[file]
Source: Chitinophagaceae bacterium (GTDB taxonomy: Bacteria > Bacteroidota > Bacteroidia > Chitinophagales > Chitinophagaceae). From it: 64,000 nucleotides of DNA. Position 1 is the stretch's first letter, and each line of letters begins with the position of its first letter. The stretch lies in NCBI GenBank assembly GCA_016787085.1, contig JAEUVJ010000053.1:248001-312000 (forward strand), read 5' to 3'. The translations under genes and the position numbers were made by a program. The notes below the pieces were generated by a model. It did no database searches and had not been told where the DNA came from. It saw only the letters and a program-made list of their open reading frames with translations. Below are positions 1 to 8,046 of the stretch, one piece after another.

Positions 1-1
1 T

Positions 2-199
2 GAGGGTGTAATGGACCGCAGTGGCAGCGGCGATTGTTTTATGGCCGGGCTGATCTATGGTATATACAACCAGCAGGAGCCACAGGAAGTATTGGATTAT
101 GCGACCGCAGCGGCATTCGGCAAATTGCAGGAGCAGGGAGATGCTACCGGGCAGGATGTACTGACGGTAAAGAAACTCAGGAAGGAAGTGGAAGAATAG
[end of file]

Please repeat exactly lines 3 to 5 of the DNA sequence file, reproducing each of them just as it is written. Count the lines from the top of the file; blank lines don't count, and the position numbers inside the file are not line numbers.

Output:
1 T

Positions 2-199
2 GAGGGTGTAATGGACCGCAGTGGCAGCGGCGATTGTTTTATGGCCGGGCTGATCTATGGTATATACAACCAGCAGGAGCCACAGGAAGTATTGGATTAT